ogrtač prevod, srpsko - engleski rečnik

Prevod reči: ogrtač

Smer prevoda: srpski > engleski

ogrtač [ muški rod ]


cape [ imenica {odevanje} ]
Generiši izgovor

A sleeveless garment like cloak but shorter; SYN. mantle.
A shorter version of the cloak, a cape is an outer garment worn over the shoulders and arms, but without slits for the arms. Capes were popular in the late 19th century and again in the 195to the mid-1970s.

cloak [ imenica ]
Generiši izgovor

ETYM Of. cloque cloak (from the bell-like shape), bell, French cloche bell; perh. of Celtic origin and the same word as Eng. clock. Related to Clock.
A loose outer garment.
Anything that covers or conceals.
A one-piece enveloping garment worn on the shoulders, tied or clasped at the neck or chest, and reaching the knees or ankles. A cloak is generally longer than a cape, which is usually elbow- or hip-length. It often has slits cut into the front of the fabric for arms. Cloaks were popular during the late 19th century and again in the 1960s.

cope [ imenica ]
Generiši izgovor

Semicircular cape, without sleeves, worn by priests of the Western Christian church in processions and on some other formal occasions, but not when officiating at Mass.

gown [ imenica ]
Generiši izgovor

ETYM Old Eng. goune, prob. from W. gwn gown, loose robe, akin to Irish gunn, Gael. gůn; cf. Old Fren. gone, prob. of the same origin.
Long flowing outer garment used for official or ceremonial occasions; SYN. robe.
Long, usually formal, woman's dress.
Protective garment worn by surgeons during operations; SYN. surgical gown, scrubs.
Outer garment, often an elegant or formal dress for women. Introduced in the late 14th century, it fitted the upper part of the body but fell loosely from the waist, and had a high upright collar. In England, during the reign of Henry VIII the gown was adapted to feature a low-cut neck and bell-shaped sleeves. Today the term is often used to refer to a formal evening dress.
In other contexts, a gown can also be the protective outer clothing worn by surgeons and support staff during operations or the formal outer garment worn by academics, judges, or peers, also known as a robe.

mantilla [ imenica {odevanje} ]
Generiši izgovor

ETYM Spanish See Mantle.
A woman's silk or lace scarf.
Light cloak, cape or veil, especially of Spain.

mantle [ imenica ]
Generiši izgovor

ETYM Old Eng. mantel, Old Fren. mantel, French manteau, from Latin mantellum, mantelum, a cloth, napkin, cloak, mantle (cf. mantele, mantile, towel, napkin); prob. from manus hand + the root of tela cloth. Related to Manual, Textile, Mandil, Mantel, Mantilla.
Intermediate zone of the Earth between the crust and the core, accounting for 8of the Earth's volume. It is thought to consist of silicate minerals such as olivine.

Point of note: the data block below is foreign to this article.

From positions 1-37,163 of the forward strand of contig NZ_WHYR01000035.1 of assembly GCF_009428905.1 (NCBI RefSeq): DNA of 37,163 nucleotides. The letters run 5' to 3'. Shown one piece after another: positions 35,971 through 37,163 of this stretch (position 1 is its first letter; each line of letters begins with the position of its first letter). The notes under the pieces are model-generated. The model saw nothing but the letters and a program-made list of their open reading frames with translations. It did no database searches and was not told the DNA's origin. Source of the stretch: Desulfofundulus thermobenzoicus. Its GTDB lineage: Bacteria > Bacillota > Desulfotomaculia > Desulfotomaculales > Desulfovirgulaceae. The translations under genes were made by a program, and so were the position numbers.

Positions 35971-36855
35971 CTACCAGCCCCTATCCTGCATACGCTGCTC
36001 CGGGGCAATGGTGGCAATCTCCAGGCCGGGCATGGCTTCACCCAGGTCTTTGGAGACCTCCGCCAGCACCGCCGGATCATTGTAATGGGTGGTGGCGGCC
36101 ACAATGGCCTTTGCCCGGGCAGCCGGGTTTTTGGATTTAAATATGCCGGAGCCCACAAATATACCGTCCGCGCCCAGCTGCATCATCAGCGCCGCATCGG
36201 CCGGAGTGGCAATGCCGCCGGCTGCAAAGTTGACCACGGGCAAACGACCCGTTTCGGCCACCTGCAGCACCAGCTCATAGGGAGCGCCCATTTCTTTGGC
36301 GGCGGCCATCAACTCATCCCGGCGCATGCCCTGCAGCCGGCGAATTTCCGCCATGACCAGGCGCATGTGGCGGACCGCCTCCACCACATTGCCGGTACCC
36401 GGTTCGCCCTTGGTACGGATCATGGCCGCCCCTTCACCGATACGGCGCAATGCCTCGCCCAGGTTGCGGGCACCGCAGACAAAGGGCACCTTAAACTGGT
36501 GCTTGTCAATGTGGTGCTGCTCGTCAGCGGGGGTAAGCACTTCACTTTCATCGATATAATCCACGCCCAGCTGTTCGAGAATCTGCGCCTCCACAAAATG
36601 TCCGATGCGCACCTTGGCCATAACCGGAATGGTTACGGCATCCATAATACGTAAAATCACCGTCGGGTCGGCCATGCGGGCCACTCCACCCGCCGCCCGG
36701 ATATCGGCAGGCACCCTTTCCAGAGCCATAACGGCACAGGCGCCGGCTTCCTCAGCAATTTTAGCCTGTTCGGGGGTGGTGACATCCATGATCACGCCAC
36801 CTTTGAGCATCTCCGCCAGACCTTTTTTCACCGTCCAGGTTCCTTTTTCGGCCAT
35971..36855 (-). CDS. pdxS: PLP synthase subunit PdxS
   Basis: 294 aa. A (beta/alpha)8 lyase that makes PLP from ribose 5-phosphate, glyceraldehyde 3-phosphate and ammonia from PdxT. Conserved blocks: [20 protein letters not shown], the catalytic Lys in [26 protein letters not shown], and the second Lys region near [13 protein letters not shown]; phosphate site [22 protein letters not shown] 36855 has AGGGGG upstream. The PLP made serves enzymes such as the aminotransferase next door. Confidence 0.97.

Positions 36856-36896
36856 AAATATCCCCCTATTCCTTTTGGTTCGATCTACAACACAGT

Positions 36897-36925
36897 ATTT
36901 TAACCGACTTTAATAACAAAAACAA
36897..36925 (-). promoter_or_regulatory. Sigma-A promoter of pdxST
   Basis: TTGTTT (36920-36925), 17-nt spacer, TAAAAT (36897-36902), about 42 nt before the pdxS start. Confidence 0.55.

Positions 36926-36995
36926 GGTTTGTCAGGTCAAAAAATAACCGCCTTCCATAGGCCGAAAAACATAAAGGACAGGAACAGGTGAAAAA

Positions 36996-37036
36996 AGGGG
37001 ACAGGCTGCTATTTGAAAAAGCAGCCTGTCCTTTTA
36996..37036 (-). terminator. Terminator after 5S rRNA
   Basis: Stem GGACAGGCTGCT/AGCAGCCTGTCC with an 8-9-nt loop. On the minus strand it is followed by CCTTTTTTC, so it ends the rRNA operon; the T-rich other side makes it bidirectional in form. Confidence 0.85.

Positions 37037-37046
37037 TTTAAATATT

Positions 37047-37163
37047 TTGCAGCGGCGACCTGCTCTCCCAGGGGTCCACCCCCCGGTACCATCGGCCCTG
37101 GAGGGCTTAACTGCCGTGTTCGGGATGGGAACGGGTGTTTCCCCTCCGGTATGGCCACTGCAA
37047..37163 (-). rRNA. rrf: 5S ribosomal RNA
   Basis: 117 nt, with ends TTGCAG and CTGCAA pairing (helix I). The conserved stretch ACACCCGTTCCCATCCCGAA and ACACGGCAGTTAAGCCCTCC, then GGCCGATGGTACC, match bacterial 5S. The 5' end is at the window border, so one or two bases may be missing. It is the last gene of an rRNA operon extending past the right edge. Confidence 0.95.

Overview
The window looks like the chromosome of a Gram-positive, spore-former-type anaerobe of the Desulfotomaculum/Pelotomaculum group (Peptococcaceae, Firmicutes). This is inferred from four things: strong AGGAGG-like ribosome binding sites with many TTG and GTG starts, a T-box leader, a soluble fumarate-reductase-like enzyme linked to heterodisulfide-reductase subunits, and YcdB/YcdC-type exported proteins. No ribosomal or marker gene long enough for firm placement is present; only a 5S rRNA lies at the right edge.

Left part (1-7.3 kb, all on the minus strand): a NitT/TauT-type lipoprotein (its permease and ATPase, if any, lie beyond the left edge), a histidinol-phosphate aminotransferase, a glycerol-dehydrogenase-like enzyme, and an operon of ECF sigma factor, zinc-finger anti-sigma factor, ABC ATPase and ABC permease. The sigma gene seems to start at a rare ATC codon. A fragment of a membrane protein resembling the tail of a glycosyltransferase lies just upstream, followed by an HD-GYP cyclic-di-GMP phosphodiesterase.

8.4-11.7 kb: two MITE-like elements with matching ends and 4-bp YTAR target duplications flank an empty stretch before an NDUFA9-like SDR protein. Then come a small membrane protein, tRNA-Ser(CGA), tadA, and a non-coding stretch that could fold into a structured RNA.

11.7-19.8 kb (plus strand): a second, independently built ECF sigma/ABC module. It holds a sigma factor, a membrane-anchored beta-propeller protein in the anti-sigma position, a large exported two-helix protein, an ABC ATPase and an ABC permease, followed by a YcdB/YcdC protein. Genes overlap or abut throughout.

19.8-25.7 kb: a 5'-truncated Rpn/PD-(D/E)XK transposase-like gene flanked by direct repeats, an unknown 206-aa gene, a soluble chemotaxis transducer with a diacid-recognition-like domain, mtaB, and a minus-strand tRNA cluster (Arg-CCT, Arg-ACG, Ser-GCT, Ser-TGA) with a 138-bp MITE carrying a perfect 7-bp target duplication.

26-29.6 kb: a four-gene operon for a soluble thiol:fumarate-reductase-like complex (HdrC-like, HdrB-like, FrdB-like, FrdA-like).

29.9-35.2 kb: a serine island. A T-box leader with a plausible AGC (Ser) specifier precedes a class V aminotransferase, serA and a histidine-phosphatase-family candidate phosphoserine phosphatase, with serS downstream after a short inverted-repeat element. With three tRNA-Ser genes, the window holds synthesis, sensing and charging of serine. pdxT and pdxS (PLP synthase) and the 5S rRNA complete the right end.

The mantle is subdivided into three shells: the upper mantle that extends to 4km/2mi beneath the surface; the transition zone 400–6km/250–4mi down; and the lower mantle 650–2,9km/400–1,8mi down.
It mantle is separated from the crust by the Mohorovicic discontinuity, and from the core by the Gutenberg discontinuity. The patterns of seismic waves passing through it show that its uppermost as well as its lower layers are solid.
However, from km/mi to 2km/1mi in depth is a zone through which seismic waves pass more slowly (the “low-velocity zone”). The inference is that materials in this zone are close to their melting points and they are partly molten. The low-velocity zone is considered the asthenosphere on which the solid lithosphere rides.
The layer of the earth between the crust and the core.
The cloak as a symbol of authority.
(Zoology) A protective layer of epidermis in mollusks or brachiopods that secretes a substance forming the shell; SYN. pallium.

overcoat [ imenica ]
Generiši izgovor

An additional protective coating (as of paint or varnish); SYN. overcoating.

robe [ imenica {odevanje} ]
Generiši izgovor

ETYM French, from Late Lat. rauba a gown, dress, garment; originally, booty, plunder. Related to Rob, Rubbish.
Any loose flowing garment.
Long and loose flowing outer garment, often the official dress used to indicate the profession of a peer, judge, or academic.
The term “gown” is also used.

togemans [ imenica {odevanje} ]
Generiši izgovor

tunic [ imenica {odevanje} ]
Generiši izgovor

ETYM Latin tunica: cf. French tunique.
Straight tubular garment, usually sleeveless, which may be tied around the waist or left loose.
Originally a short dress worn by the ancient Greeks and Romans, the tunic reappeared in the 19th century as part of Amelia Bloomer's dress reform, worn over loose trousers with gathered ankles. In the early 20th century it helped create the long, slender lines fashionable before 19in the designs of Paul Poiret. Short tunic dresses worn over longer versions became popular again in the 1960s. Tunics are a common part of girls' school uniform, and short, loose tunics are also worn for dancing.
An enveloping or covering membrane or layer of body tissue; SYN. tunica, adventitia.
Any of a variety of loose fitting cloaks extending to the hips or knees.

whittle [ imenica {odevanje} ]
Generiši izgovor

A woollen shawl or blanket.

wrap [ imenica ]
Generiši izgovor

(Homonym: rap).
An outer garment that is folded or wrapped around a person; SYN. wrapper.

wraparound [ imenica ]
Generiši izgovor

A garment (as a dress or coat) with a full length opening; adjusts to the body by wrapping around.

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